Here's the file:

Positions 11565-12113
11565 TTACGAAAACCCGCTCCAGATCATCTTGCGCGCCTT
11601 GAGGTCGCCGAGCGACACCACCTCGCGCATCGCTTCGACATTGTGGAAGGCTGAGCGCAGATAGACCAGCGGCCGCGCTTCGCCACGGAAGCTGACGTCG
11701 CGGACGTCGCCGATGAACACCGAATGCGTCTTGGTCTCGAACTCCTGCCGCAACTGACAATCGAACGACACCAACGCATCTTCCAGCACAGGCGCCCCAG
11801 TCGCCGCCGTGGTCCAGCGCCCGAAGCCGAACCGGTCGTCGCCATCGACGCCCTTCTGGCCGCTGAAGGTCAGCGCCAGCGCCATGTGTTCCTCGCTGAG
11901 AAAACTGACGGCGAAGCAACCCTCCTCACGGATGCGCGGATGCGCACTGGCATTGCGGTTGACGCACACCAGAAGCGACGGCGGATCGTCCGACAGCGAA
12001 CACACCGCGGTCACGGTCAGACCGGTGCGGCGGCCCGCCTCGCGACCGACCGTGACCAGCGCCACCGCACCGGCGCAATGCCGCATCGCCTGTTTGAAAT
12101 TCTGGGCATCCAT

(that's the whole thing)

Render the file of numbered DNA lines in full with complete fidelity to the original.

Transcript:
Positions 11565-12113
11565 TTACGAAAACCCGCTCCAGATCATCTTGCGCGCCTT
11601 GAGGTCGCCGAGCGACACCACCTCGCGCATCGCTTCGACATTGTGGAAGGCTGAGCGCAGATAGACCAGCGGCCGCGCTTCGCCACGGAAGCTGACGTCG
11701 CGGACGTCGCCGATGAACACCGAATGCGTCTTGGTCTCGAACTCCTGCCGCAACTGACAATCGAACGACACCAACGCATCTTCCAGCACAGGCGCCCCAG
11801 TCGCCGCCGTGGTCCAGCGCCCGAAGCCGAACCGGTCGTCGCCATCGACGCCCTTCTGGCCGCTGAAGGTCAGCGCCAGCGCCATGTGTTCCTCGCTGAG
11901 AAAACTGACGGCGAAGCAACCCTCCTCACGGATGCGCGGATGCGCACTGGCATTGCGGTTGACGCACACCAGAAGCGACGGCGGATCGTCCGACAGCGAA
12001 CACACCGCGGTCACGGTCAGACCGGTGCGGCGGCCCGCCTCGCGACCGACCGTGACCAGCGCCACCGCACCGGCGCAATGCCGCATCGCCTGTTTGAAAT
12101 TCTGGGCATCCAT